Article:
Are Direct Lenders More Like Banks or Arm’s-Length Investors?

Wednesday January 24, 2024


I study whether direct lenders, which have been displacing banks in private equity (PE) buyouts, lend more like banks or arm’s-length investors. Using a novel database for direct lender-held loans to PE buyouts, I find that nearly all senior loans originated by direct lenders include financial covenants. Upon covenant violation, direct lenders frequently impose additional restrictions on firms’ activities during renegotiation, resulting in more conservative investment and financial policies. During the COVID-19 pandemic, direct lenders exhibited greater flexibility than banks in resolving distress through out-of-court renegotiation, in part facilitated by more equity injection from the firms’ PE sponsors. Furthermore, direct lenders’ prior relationships with PE sponsors were associated with more favorable continuation lending during the pandemic. Overall, similar to banks, direct lenders appear to actively monitor and engage in relationship lending.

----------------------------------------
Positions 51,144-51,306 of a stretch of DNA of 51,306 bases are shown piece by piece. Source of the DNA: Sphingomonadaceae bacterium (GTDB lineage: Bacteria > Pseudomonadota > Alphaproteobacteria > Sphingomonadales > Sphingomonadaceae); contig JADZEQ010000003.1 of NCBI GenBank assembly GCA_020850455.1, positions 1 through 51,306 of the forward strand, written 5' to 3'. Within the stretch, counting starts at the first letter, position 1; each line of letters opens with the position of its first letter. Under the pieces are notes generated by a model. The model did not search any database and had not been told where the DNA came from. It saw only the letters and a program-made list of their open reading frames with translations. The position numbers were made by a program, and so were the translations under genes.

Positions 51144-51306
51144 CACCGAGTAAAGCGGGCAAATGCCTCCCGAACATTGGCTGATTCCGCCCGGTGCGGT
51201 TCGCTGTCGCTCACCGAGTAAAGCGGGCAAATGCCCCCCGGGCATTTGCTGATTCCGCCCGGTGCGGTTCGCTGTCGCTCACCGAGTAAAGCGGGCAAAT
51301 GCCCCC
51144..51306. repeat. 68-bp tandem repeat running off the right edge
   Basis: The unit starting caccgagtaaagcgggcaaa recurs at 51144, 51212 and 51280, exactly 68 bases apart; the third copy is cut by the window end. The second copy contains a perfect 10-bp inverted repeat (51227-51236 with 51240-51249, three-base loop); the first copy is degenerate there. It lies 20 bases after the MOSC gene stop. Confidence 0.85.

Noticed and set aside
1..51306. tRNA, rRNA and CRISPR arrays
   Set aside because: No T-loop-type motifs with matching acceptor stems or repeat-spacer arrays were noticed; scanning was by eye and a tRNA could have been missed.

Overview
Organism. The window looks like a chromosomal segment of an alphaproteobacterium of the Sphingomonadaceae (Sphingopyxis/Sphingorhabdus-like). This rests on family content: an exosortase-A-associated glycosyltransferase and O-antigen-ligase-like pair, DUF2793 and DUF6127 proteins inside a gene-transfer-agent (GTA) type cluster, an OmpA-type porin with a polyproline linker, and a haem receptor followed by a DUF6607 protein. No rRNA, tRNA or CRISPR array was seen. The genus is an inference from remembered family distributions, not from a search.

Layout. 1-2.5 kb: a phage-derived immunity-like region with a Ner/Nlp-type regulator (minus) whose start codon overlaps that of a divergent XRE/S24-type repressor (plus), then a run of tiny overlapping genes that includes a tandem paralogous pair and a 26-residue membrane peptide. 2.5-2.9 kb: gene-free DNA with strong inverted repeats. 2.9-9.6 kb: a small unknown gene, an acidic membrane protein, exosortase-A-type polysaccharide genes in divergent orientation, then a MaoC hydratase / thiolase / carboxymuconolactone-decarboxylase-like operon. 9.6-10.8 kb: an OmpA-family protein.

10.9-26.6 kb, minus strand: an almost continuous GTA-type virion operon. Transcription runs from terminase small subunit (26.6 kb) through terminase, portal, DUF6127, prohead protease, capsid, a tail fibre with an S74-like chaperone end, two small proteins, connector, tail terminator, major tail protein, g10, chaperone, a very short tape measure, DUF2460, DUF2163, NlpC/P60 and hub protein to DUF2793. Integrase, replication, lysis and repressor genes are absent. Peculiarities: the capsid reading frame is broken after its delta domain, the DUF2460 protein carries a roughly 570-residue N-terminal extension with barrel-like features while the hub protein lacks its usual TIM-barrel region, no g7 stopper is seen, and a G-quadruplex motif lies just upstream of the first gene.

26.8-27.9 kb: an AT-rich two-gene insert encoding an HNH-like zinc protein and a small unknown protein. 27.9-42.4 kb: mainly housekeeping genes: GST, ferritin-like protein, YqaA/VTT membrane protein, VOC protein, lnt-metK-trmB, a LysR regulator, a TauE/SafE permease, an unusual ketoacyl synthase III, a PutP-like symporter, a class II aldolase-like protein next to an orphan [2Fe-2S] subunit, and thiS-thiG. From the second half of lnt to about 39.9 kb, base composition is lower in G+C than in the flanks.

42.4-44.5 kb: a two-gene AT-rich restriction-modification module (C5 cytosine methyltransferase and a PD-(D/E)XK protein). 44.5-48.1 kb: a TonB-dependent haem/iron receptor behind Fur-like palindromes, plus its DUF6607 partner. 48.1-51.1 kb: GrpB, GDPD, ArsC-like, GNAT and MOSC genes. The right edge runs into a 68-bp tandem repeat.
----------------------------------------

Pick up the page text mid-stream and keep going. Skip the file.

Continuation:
Young Soo Jang, University of Chicago Booth School of Business